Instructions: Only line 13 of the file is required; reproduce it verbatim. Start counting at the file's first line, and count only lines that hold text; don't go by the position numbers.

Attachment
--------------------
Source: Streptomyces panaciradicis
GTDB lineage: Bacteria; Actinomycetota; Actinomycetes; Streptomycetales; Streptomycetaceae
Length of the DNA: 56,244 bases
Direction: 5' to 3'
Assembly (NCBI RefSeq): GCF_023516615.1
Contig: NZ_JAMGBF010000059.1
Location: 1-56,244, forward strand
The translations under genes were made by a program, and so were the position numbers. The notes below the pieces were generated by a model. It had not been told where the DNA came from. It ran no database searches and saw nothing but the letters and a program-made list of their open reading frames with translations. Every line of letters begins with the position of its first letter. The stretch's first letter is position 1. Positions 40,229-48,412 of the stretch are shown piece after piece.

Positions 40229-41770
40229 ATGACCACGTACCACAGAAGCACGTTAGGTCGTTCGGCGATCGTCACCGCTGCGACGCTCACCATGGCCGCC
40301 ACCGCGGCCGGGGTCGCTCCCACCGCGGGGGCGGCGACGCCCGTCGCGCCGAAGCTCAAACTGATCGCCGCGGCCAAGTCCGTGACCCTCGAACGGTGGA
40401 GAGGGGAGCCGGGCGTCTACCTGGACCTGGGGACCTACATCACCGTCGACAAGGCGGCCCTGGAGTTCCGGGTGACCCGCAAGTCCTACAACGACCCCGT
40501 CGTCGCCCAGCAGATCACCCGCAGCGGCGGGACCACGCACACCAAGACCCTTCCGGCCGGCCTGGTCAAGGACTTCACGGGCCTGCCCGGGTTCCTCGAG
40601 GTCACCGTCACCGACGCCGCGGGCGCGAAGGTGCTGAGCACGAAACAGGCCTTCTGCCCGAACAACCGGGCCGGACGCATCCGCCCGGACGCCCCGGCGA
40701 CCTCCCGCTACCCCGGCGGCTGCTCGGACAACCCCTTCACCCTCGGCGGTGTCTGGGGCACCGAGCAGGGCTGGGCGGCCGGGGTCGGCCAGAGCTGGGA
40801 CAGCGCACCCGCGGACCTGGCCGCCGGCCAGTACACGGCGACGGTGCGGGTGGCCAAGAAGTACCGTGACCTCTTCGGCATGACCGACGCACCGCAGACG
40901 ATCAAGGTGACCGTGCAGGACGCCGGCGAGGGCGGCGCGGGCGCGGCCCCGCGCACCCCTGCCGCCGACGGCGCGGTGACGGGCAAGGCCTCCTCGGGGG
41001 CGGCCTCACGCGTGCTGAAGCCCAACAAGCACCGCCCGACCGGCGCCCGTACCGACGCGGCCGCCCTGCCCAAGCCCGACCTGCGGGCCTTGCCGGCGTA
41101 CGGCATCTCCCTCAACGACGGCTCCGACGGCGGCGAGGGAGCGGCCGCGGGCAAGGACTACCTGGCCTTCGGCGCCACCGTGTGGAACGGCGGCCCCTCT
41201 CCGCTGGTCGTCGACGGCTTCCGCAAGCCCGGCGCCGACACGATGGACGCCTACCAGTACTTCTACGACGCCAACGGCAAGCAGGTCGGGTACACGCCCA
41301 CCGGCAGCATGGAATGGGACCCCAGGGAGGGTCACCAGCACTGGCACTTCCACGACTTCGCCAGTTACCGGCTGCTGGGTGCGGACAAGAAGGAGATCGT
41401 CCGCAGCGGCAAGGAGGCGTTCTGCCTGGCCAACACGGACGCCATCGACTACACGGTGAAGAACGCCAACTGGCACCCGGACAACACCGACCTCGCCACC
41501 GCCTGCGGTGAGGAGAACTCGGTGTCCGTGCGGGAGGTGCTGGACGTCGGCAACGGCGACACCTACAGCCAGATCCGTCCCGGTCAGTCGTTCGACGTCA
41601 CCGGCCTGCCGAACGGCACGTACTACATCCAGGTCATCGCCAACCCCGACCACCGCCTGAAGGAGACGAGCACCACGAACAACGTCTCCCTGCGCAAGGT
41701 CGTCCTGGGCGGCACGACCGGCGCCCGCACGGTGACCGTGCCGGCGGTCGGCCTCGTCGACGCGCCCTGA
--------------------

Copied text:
40501 CGTCGCCCAGCAGATCACCCGCAGCGGCGGGACCACGCACACCAAGACCCTTCCGGCCGGCCTGGTCAAGGACTTCACGGGCCTGCCCGGGTTCCTCGAG